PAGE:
THE WOLF OF WALL STREET reunites Scorsese with frequent “Boardwalk Empire” writer and executive producer, Terence Winter. Winter’s screenplay, based on Belfort’s autobiography, is his first for the big screen since GET RICH OR DIE TRYIN’, and is something of a masterpiece in comparison to his first effort. In fact, it is damn near close to perfect. While the visual aesthetic of the film is on constant hyperdrive, the screenplay takes a much more subtle, sneaky approach. It is working the whole time in the background so while you’re feasting on all the incredible action taking place on screen, you’re being brought closer and closer into a world that is as layered and complex as it is exhilarating and boorish on the surface. Together, Scorsese and Winter have created a brilliant symphony. To watch it is to become a part of it. The film whirls around you as you experience a gamut of sensations, from shock to insight to at times crippling laughter. Suffice it to say, there is never a dull moment on Wall Street and having the wolf himself as your guide provides for an immense amount of entertainment. The best part though is while you’re having all of this fun, Scorsese is just sitting back watching and waiting for you to realize that this is exactly what is ruining America.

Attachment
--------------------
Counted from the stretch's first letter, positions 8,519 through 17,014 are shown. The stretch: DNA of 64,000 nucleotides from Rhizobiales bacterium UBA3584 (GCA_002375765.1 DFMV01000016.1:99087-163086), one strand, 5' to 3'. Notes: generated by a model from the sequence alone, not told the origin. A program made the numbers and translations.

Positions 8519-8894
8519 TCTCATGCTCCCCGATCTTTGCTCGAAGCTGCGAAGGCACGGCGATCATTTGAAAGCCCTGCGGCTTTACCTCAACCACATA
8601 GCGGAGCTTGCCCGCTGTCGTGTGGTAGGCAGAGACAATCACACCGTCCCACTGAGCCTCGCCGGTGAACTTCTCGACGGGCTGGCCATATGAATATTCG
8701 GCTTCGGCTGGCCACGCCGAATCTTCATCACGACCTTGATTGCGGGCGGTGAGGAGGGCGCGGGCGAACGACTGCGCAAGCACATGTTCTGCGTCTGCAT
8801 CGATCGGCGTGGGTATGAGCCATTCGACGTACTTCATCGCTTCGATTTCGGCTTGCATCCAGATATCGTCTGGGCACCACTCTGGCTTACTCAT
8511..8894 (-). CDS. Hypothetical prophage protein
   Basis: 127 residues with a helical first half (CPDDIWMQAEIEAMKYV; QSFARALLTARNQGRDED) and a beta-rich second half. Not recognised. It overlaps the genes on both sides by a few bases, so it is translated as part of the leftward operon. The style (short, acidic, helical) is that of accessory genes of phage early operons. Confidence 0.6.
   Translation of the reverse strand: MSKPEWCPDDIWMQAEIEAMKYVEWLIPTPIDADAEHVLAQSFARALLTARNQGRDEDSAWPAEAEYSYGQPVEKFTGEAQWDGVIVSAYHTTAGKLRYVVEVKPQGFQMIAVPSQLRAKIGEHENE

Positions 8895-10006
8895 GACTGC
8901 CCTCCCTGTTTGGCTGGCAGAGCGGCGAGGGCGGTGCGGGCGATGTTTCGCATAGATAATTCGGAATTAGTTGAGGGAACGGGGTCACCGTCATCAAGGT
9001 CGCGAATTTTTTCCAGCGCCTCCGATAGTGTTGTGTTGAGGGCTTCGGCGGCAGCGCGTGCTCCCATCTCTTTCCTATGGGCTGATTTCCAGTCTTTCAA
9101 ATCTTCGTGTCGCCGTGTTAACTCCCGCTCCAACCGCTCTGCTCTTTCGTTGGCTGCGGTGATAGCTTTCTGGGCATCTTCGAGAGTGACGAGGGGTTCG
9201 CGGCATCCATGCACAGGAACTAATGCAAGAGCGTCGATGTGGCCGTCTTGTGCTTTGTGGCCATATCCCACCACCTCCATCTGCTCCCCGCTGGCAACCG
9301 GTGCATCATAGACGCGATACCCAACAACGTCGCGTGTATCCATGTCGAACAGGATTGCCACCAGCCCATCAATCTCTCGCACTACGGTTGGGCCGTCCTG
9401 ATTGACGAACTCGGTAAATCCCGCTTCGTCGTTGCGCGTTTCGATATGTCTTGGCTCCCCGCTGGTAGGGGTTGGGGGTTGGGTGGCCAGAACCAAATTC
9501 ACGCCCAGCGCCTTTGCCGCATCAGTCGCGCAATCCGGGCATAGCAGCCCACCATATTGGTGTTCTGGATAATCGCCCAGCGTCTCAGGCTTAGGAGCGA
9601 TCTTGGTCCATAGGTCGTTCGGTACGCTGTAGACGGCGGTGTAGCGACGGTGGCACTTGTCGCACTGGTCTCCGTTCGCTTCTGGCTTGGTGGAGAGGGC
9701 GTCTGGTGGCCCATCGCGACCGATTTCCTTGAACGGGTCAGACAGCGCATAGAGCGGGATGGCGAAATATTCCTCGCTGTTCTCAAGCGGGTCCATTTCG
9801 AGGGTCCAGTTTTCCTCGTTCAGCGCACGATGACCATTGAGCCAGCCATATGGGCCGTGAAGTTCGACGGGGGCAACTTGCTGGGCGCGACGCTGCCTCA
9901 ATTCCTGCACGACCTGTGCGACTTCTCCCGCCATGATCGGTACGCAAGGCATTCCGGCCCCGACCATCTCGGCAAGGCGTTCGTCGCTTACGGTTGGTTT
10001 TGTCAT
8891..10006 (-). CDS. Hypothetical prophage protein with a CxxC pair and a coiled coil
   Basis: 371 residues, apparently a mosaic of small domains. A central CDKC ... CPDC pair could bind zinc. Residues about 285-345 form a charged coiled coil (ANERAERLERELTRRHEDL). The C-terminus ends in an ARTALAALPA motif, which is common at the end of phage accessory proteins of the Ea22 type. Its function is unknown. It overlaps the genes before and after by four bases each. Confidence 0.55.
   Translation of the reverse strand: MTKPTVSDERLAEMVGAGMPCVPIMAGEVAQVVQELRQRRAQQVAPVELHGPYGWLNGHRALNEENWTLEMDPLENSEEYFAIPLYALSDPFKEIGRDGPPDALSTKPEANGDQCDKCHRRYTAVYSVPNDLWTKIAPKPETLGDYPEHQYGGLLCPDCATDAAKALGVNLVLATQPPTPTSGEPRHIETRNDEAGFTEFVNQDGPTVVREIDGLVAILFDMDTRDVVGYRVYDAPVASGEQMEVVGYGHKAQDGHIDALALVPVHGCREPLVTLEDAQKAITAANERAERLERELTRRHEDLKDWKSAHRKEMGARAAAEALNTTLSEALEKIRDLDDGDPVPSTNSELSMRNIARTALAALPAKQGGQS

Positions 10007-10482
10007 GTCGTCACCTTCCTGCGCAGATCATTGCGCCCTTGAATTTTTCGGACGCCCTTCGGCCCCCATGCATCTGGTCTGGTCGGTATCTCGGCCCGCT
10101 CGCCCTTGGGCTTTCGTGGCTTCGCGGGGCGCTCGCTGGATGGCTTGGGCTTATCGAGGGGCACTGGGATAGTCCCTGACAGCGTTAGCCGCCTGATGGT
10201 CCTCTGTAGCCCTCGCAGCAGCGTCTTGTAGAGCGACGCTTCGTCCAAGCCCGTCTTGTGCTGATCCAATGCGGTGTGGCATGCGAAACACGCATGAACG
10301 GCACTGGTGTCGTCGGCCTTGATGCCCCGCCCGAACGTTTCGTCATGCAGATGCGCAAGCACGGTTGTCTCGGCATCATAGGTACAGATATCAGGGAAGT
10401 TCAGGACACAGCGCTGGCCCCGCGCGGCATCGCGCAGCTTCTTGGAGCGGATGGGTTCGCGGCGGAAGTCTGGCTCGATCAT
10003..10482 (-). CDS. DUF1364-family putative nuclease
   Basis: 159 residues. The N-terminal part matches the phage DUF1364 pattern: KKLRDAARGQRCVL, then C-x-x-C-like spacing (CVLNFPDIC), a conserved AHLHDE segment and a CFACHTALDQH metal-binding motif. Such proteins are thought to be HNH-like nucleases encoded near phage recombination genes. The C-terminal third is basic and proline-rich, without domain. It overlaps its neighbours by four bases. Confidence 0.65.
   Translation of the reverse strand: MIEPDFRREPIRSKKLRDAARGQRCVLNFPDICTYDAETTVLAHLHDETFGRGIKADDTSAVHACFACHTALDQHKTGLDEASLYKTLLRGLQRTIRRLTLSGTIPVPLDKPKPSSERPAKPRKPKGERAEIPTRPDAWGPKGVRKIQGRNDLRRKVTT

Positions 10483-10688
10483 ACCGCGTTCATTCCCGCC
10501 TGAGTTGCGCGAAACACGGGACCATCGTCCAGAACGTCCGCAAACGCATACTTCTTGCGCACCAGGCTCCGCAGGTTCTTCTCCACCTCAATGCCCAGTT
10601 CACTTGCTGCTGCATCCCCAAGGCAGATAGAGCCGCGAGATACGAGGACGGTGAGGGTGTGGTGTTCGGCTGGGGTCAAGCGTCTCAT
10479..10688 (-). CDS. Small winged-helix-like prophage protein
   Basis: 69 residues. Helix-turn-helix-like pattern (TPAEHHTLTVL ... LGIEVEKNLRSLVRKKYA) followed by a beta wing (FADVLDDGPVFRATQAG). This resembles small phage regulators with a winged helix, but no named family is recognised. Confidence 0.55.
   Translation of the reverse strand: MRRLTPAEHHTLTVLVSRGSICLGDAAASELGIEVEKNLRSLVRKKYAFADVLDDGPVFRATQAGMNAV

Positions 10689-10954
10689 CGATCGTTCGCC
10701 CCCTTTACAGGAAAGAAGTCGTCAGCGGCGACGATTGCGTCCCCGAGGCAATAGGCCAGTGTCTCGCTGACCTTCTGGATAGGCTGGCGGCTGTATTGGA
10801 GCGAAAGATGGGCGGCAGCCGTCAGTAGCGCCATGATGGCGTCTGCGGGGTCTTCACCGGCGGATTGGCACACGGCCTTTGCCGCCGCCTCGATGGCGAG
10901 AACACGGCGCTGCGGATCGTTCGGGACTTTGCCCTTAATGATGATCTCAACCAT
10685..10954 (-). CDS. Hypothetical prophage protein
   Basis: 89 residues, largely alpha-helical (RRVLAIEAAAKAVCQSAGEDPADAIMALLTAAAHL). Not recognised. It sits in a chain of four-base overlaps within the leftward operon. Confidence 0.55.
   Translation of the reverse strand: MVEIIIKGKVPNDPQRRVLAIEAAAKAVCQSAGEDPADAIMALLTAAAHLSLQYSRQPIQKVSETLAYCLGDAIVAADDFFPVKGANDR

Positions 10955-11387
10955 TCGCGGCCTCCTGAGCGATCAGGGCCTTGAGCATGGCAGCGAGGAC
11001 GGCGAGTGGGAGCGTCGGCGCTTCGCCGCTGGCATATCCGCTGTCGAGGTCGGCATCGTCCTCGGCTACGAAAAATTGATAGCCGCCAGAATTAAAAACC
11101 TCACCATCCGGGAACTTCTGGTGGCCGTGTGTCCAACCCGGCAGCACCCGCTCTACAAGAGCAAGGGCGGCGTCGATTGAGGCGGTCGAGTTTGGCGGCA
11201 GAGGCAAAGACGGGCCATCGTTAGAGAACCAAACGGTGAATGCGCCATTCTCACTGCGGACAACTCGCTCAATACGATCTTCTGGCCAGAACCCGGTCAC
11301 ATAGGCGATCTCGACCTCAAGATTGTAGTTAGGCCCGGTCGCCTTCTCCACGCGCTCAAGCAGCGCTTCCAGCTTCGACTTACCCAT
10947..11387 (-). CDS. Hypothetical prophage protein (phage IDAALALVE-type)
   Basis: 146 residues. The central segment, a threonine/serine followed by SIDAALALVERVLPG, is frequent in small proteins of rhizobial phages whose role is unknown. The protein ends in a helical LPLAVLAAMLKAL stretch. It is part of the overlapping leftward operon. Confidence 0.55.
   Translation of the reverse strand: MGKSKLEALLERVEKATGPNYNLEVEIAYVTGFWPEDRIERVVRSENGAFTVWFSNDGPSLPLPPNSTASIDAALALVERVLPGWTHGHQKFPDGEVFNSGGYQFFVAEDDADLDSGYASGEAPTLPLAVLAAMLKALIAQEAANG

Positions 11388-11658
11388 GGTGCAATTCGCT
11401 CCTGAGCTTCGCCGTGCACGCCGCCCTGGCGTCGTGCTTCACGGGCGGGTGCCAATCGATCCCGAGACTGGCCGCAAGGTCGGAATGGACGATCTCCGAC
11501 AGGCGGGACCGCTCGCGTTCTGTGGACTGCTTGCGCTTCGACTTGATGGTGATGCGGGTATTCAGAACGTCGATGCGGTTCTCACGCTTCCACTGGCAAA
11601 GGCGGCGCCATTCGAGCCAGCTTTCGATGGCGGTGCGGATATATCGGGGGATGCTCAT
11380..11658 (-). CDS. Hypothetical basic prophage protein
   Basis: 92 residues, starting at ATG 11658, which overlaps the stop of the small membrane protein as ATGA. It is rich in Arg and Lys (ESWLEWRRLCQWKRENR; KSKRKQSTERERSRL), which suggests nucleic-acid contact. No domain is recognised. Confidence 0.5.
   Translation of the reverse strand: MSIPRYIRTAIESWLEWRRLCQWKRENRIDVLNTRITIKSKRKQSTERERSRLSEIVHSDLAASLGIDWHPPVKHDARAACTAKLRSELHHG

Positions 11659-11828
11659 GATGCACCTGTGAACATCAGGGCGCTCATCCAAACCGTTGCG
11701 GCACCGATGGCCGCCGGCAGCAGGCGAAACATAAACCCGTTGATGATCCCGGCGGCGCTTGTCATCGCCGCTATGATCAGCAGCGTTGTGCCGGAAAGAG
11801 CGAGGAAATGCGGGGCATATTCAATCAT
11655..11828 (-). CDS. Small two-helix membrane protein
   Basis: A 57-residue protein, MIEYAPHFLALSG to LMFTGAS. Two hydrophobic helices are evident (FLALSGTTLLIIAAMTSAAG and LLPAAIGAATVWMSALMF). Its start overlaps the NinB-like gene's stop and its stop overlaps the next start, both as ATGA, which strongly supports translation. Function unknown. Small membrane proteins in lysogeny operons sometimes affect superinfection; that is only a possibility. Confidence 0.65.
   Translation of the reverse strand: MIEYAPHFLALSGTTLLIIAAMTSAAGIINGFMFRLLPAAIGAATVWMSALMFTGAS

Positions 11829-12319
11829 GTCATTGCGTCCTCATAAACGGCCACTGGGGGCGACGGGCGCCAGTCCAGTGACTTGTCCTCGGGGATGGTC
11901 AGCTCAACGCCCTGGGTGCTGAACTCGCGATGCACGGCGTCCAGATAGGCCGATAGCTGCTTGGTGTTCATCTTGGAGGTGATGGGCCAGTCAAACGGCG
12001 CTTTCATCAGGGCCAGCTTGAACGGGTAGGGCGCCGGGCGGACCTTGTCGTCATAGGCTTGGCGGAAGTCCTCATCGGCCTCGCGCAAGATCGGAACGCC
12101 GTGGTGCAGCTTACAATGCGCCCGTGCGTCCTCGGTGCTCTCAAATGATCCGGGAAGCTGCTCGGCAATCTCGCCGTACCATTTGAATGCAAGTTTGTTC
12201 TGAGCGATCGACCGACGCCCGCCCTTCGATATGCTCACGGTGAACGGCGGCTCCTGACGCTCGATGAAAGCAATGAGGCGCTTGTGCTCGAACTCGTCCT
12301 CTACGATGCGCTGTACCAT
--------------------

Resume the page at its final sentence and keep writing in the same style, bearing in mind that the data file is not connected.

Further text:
Your turn!

How many sheep would you give The Wolf of Wall Street?



  1. Great review; we’re on the same page with this one! I was so impressed how this 3-hour runtime didn’t drag for a single second! It seems like any work Leo does (especially with Scoresese) is a slam dunk.

  2. OLIVER STONE called! —he wants his droppings BACK!


    Scorsese —REMAINS— NOWHERE.


  3. Is this movie doing anything new? At this point, “white Wall Street conmen experience meteoric rise and disgraceful plummet, as accompanied by prostitutes and drugs; cause us to question our own social values” isn’t new ground to tread. In a year where we had some pretty cool and unusual things happening in mainstream cinema (an animated “princess” movie where the most important relationship was between two sisters, a space thriller whose face was a middle-aged woman, a high-grossing action movie starring a young woman, a sci-fi blockbuster where 2/3 leads were NOT white men, a female buddy-cop movie), this just seems….tired. And honestly, nothing in this movie asks any questions that haven’t been asked a million times, in similar explorations. Lets celebrate Progress not Excess.